# How can I assess the statistical probability that an individual is the one I seek?

I have an ancestor Caroline Ellen Brown (also mentioned in this question: How might a "nurse-child" have been placed with their carers?) for whom the marriage and birth records are elusive. The three documents I have found that document an age suggest a birth year of 1828/1829 (Feb 1871 death and burial aged 42 according to her husband) or 1825/1826 (April 1861 census aged 35 according to the staff at Guys Hospital). Her maiden name comes from the birth certificate of her second child Stanley in May 1861.

As she was born prior to 1837, the GRO birth indices are of no use in finding her birth. The 1861 census gives a place of birth of Middlesex, City of London but I'm not relying on this as the provider of the information was likely the institution rather than herself or somebody who knew her. Her marriage ought to be findable via the GRO indices, but I've no strong candidate yet.

Her first known child Agnes was born in Hitchin, Hertfordshire in 1859; and Ellen died and was buried in Cheshunt, Hertfordshire in 1871. Her husband was born in Kidderminster, Worcestershire; and the family lived also in Kent and London. After her death, her husband moved to Aston, Worcestershire, re-married and then moved to Lichfield in Staffordshire where he died in 1904. So there isn't even a strong geographical clue to where I should be looking.

In an ideal world, every parish register in England would be online and I could locate every candidate record for her birth (assuming she was baptised). Unfortunately, we live in a less-than-ideal world...

But there is (for example) a Caroline Ellen Augusta Brown baptised in Sawbridgeworth, Hertfordshire on 20th May 1827 (according to findmypast.co.uk). Could be... but how likely?

Is there a technique I can apply (maybe based on name frequency in the approximate period of her birth — say 1820 - 1830) that will tell me how common her combination of names was? If it was very common, then finding this record means absolutely zilch, as there could be hundreds of similar records I can't see because they're not online yet. If, on the other hand, the combination is uncommon, this record warrants further investigation.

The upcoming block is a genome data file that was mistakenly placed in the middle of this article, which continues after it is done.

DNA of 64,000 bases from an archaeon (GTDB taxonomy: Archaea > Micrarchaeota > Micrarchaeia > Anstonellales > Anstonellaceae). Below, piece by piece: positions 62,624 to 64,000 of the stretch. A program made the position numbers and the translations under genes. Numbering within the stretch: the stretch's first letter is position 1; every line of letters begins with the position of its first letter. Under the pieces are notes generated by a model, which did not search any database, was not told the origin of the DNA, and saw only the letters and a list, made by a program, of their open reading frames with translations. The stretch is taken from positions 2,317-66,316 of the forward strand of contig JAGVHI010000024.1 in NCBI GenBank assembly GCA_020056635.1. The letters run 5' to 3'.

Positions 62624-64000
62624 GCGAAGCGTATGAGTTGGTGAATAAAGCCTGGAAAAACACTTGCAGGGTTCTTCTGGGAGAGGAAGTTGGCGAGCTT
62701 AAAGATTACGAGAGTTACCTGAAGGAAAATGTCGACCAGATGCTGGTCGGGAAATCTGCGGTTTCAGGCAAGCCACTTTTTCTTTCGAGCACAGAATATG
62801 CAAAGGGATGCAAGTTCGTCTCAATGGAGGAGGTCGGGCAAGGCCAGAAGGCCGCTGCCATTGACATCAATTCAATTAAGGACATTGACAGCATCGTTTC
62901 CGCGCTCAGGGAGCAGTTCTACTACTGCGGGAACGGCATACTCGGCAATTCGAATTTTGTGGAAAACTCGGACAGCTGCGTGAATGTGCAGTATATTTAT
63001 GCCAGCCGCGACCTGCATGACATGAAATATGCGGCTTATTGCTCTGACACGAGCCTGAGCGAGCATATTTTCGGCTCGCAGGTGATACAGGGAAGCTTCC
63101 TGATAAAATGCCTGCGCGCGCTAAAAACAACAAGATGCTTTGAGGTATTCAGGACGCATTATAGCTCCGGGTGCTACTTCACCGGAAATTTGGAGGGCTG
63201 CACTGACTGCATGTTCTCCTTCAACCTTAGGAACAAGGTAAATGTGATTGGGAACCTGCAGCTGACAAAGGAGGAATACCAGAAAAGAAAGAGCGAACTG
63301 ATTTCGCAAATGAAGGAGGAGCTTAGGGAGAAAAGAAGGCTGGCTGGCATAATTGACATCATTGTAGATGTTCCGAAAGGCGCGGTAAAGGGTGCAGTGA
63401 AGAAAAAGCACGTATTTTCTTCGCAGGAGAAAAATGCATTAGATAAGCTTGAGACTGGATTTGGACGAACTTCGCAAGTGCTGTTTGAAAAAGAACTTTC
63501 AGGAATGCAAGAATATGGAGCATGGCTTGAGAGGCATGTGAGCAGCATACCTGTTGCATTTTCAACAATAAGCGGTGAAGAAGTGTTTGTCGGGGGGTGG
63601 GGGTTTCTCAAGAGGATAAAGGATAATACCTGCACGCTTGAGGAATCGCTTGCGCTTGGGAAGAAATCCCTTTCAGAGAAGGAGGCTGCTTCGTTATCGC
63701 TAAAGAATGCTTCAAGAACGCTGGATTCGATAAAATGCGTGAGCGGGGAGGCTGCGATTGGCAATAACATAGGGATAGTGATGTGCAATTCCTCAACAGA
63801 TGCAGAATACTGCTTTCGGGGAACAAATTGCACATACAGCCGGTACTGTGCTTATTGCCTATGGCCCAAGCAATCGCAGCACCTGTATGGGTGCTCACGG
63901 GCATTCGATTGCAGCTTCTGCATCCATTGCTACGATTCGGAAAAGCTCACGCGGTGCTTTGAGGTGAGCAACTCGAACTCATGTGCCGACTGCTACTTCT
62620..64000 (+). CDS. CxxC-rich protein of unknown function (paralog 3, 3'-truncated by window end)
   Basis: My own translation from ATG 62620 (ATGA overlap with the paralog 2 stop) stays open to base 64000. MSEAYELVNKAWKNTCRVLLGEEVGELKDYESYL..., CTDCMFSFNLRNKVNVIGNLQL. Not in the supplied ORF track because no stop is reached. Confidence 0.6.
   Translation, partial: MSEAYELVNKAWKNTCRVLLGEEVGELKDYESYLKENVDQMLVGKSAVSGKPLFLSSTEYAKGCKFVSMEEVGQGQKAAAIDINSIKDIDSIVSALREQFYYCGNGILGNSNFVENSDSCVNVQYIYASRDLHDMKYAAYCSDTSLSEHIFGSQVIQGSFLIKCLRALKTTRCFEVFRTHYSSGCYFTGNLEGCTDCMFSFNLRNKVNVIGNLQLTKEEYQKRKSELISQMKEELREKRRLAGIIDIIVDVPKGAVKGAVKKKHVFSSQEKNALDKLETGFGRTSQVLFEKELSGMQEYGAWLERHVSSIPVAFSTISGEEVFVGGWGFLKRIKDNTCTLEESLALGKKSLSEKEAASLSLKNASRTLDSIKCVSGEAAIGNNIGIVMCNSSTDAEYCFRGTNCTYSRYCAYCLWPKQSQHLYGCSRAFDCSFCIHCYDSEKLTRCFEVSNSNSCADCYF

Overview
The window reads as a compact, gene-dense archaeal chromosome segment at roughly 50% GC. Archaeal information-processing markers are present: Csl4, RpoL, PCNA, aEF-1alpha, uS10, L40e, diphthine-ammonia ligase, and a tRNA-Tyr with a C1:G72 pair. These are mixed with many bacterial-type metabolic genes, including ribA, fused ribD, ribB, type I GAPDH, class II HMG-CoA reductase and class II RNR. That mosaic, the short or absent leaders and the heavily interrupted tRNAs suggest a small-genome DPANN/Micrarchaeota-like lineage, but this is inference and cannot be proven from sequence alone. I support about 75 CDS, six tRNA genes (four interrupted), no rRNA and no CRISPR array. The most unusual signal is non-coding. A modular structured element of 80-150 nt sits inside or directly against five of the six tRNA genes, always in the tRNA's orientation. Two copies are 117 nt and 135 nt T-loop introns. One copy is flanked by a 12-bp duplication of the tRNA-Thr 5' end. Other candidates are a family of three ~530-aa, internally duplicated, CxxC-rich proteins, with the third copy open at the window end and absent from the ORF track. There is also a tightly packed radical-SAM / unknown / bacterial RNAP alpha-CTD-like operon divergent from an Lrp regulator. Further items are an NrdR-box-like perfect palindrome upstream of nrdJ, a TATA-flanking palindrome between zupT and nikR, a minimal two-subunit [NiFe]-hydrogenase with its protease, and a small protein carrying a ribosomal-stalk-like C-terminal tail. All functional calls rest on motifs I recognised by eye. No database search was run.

So, is there a possible statistical approach here? And if so, what datasets would it depend upon?

• According to Ancestry, there are 3,086,498 people born 1825 +/- 5y in the 1851 England & Wales Census. 179 of them are indexed as "Caroline Brown". While many of those will be married and so become Mrs Brown, I am guessing an equal number were baptised Miss Brown and have lost the name. I'm trying to convince myself that the percentage in the census can be assumed to be the percentage baptised by that name. ("CB", note, not "CEB"). Compare this to the frequency of (say) Thomas Brown in the 1851, b 1825 +/- 5y - where there are 869. I'm not sure how to get to a sensible next stage... Jul 16 '13 at 20:21
• Jul 17 '13 at 12:18
• @AdrianB38, and of course there are the Ellen Browns, and Ellenor Browns... I wonder if 1841 census might be a better starting point, as it reduces the impact of change of name on marriage?
– user104
Jul 17 '13 at 12:28
• @Verbeia, it was genealogy.stackexchange.com/q/3351/104 that prompted me to ask this, which is (I hope) a more specific problem.
– user104
Jul 17 '13 at 12:29

One other thing to consider is if you can trace her siblings and / or parents from any census entries for her or her husband or children in subsequent years and use those persons birth places to help narrow down a likely birth place for Caroline. That would then allow you to firm up your supposition that the birth was in Sawbridgeworth.